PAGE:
Author to visit campus, read from novel

Author Thomas H. McNeely will visit campus this week to hold a reading of his first novel, “Ghost Horse.”

The novel has generated positive buzz due to its relatable themes and McNeely’s rich writing style. A coming of age novel, the book tells the story of an 11-year-old boy, Buddy Turner, growing up in Houston in the 1970s.

The story is centered around Buddy and his friends’ pursuit to make a Super-8 animated movie. Throughout the novel, Buddy’s movie is affected by the changes happening in his own life and the struggles and tensions that are arising within his family unit. Ultimately, “Ghost Horse” is a story of love, friendship and betrayal.

McNeely said many of the ideas for the characters and conflicts within the story were drawn from his own experiences growing up.

“’Ghost Horse’ is the story of a boy, Buddy Turner, who has to keep secrets for his father and of the end of his friendship with a Latino boy, Alex Torres, with whom he is making the animated movie of the book’s title,” McNeely said. “It’s based on my own experiences as a boy growing up with a father whom I did not understand at the time was mentally ill.  It’s also about a moment when I was discouraged, like many Anglos, from keeping childhood friendships with children who were of other races.  The book started, however, as a short story about different characters with a different plot entirely.”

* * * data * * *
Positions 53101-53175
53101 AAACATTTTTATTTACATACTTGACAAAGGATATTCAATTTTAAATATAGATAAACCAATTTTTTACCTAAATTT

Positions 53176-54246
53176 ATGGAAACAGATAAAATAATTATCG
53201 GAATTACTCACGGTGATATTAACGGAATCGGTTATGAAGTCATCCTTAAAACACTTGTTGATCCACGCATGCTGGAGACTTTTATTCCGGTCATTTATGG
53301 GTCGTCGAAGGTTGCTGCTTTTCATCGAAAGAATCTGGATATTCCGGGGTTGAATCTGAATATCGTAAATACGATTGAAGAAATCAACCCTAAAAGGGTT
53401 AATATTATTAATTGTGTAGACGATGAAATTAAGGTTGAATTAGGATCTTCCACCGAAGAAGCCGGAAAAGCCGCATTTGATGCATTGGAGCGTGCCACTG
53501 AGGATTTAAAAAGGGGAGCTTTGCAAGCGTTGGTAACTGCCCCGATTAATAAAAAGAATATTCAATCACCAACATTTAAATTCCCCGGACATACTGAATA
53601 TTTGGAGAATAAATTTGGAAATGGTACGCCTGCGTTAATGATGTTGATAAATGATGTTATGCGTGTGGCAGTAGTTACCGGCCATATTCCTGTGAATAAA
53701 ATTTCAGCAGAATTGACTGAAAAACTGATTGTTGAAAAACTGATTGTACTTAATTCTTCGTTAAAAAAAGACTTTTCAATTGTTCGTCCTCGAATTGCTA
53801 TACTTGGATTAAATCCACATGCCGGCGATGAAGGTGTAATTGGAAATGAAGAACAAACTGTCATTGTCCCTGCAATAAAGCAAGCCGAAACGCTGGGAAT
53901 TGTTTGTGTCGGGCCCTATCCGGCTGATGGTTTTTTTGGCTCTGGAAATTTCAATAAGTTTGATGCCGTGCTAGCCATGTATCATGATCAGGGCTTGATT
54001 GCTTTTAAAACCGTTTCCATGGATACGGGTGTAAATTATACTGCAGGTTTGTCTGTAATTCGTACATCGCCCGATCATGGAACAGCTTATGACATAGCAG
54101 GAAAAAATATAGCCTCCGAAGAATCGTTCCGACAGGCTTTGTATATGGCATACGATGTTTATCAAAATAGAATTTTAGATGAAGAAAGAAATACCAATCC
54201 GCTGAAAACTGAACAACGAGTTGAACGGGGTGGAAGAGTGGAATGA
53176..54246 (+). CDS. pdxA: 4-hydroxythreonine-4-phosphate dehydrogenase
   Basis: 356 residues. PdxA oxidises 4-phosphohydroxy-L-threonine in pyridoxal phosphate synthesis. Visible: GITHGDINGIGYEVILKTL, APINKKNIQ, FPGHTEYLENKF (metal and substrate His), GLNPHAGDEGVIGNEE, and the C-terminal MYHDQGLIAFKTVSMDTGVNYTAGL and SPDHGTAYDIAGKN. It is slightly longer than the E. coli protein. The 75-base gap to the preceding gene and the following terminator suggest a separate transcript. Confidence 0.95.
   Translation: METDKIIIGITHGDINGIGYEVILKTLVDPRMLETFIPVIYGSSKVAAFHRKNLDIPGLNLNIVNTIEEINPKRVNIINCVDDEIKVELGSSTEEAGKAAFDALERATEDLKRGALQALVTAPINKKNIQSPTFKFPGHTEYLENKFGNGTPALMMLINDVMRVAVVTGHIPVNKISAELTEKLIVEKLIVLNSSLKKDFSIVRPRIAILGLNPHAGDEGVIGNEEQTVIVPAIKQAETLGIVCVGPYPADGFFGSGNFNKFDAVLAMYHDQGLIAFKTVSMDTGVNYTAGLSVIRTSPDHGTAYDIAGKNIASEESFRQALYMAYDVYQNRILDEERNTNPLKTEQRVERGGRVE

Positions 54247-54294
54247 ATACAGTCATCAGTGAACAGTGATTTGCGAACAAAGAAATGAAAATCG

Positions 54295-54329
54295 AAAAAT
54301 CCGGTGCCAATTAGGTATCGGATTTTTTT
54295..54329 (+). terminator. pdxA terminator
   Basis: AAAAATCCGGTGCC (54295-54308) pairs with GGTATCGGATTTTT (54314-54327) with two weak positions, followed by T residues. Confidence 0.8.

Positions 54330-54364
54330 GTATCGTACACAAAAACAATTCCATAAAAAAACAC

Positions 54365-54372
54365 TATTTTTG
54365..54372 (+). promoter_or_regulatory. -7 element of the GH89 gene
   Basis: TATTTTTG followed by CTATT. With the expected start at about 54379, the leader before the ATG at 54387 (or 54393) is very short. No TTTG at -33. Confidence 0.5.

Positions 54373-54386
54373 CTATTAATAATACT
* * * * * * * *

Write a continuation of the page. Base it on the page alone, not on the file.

McNeely also explained how writing the novel was a long and challenging process that was met with several roadblocks due to events occurring in his life, such as other writing and the personal aspects of the story itself being so closely related to his own life.

“I wrote the first draft in the summer of 2000,” McNeely said. “I worked on it, stopped, wrote stories, taught. It was a struggle to write because the story is so personal, and also because it was difficult to create an authentic voice for Buddy that could narrate a whole novel. I revised it again and again. My last revision was this past year, after my publisher, Gival Press, had already accepted it.”

McNeely said writing a novel so personal can take an emotional toll on the author and how it can be difficult for writers to immerse themselves into the world they have created and the lives of their characters.

“The most difficult part was the emotional place it took me,” McNeely said. “It was hard to live there year after year, and hard on everyone around me. It was difficult to create a cast of characters and to live fully in their world, which was similar to yet different from the one in which I had grown up and the people who lived there. I think all writers are required to do two essentially contradictory things: to be completely immersed in an imaginary world and to look at it objectively. Picture a painter focusing on individual brushstrokes, then standing back to view their effect. After a while, it becomes crazy-making.”

McNeely has some words of wisdom for aspiring writers and novelists. He stressed the importance of reading as much as humanly possible, always making the time to write and always keeping an open mind when it comes to writing.

“Read everything you can get your hands on, and do it systematically with the help of good teachers,” McNeely said. “Write as much as you can, and be ruthless about taking time to write. No one will give you time to write. Have faith in what you are trying to say, but be open to new ways to say it. Always be open to new material, new voices, new experiences that you can use as a writer and a human being.”

McNeely will be reading from “Ghost Horse” Thursday at 6 p.m. in Austin Hall. Admission is free and open to the public.

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